Chinese Growth Hopes Lift Stocks, Euro
A slightly brighter picture for global economic growth countered concerns over Europe's debt crisis on Tuesday, lifting shares and the euro, but German data, Greek default fears and a looming debt sale by Spain were set to test sentiment.
Standard and Poor's late on Monday added to its credit rating downgrades for nine governments last week by cutting the euro zone's EFSF rescue fund by one notch to AA-plus.
But early trade was dominated by better-than-expected figures on Chinese growth, even if the 8.9 percent annual rise was the weakest in 2-1/2 years and down from 9.1 percent in the previous quarter.
"The slowdown is quite modest, and the overall situation of the Chinese economy is stable," said Hua Zhongwei, analyst with Huachuang Securities in Beijing. "According to our field studies, demand for heavy equipment and machinery is recovering, and that is a very good sign for the economy."
The data boosted China shares, with the benchmark Shanghai Composite Index .SSEC closing up 4.2 percent in its biggest single-day percentage gain since October 2009 and its highest closing level since December 9, 2011.
Commodity prices, mining stocks and commodity-related currencies all gained, with the Australian and New Zealand dollars hitting their strongest levels against the U.S. dollar in 2-1/2 months.
The MSCI world equity index .MIWD00000PUS gained by around 0.8 percent while European shares .FTEU3 hit a five-month high, up 0.8 percent at 1,034.18 points, with miners leading the gains.
The euro rose 0.5 percent to $1.2729, its gains accelerated by stop-loss buying and pulling away from a 17-month low of $1.2624 hit last week.
"All that is happening is short-covering in currency pairs such as Aussie/yen and euro/yen," Maeba said.
"There are still many reasons to be concerned and we are still in a situation where we need to keep in mind the possibility of default (of Greece's debt)," Maeba said.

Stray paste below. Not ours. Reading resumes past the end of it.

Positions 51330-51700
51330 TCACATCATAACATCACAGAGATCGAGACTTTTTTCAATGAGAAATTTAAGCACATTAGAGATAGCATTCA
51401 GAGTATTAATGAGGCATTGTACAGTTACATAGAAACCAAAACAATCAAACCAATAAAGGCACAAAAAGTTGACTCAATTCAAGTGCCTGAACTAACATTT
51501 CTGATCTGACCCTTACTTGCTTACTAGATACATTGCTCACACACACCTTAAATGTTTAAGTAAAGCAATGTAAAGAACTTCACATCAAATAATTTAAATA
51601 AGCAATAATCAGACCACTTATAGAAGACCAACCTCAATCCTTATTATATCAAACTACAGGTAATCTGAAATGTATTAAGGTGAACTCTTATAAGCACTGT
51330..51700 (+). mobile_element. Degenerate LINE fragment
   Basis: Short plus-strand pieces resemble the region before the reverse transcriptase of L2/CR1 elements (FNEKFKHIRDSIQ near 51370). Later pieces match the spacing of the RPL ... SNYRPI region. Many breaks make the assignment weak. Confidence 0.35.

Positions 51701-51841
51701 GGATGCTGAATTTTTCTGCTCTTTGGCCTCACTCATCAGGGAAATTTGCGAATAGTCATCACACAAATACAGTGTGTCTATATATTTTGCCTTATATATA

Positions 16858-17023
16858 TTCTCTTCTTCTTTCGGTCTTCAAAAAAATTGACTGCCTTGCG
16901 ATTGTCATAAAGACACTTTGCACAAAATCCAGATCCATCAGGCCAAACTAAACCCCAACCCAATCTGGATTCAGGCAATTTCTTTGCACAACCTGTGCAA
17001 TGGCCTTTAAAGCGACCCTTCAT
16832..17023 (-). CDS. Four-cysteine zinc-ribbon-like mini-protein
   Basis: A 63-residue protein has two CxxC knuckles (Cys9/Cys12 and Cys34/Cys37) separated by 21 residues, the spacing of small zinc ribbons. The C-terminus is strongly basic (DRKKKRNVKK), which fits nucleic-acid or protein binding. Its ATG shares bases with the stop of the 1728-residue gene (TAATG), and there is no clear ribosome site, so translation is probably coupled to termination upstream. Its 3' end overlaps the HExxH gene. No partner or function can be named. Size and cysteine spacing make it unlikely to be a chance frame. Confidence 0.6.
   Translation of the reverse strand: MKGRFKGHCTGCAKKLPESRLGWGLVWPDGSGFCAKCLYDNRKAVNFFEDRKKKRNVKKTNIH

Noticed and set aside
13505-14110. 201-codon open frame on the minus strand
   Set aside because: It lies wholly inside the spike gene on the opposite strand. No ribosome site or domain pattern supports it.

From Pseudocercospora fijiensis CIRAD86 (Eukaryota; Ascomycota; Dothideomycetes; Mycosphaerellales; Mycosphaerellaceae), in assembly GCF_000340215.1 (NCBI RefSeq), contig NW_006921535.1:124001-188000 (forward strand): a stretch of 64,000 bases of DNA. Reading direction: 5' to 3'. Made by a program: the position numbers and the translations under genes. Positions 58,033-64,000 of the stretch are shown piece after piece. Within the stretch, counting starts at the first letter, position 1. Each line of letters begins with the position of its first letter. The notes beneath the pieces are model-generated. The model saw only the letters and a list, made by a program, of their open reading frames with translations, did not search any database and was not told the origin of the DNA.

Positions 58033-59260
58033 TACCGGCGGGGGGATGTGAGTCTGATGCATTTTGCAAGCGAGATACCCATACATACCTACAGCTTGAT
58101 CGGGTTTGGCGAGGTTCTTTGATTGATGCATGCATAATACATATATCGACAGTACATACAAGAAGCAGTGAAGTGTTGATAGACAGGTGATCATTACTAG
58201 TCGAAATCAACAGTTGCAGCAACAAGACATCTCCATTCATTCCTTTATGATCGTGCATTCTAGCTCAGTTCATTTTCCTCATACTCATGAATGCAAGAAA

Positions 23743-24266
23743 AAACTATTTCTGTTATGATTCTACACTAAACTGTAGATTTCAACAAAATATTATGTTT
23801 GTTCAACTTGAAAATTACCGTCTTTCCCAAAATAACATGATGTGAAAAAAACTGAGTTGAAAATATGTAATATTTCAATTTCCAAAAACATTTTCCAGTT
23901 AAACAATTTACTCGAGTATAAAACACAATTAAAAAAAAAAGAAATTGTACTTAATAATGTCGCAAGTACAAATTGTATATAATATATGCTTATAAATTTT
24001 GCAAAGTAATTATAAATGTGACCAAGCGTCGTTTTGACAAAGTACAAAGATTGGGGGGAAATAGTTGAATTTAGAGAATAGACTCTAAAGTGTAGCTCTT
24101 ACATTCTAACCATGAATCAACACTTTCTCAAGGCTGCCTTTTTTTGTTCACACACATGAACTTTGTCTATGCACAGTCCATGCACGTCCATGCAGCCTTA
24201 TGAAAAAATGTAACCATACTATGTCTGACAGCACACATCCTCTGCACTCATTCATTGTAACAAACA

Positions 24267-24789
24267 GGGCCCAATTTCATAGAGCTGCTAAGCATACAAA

Germany's ZEW think tank releases its survey analyst and investor sentiment toward Europe's biggest economy at around 1000 GMT. The index rose unexpectedly in December after a run of nine monthly declines.
The EFSF plans to hold a 1.5 billion euro 182-Day bill auction on Tuesday, a day after it saw its rating cut.
Spain will also test market appetite for its short-term debt, before facing a bigger hurdle on Thursday at an auction of bonds with maturities of up to 10 years.
Despite a two-notch cut in its rating by Standard & Poor's, the Spanish auctions should benefit from support from banks flush with European Central Bank cash and market perceptions the new government is serious about addressing its economic woes.
The ECB tender was a factor in a strong sale last week in which Spain perked up debt markets by selling 10 billion euros of bonds, twice the amount it targeted, at falling yields.
Greece and Belgium are also expected to hold auctions of short term Treasury bills.
Britain releases its consumer price and retail prince inflation measures for December later while in the U.S. the New York's Fed releases its manufacturing index.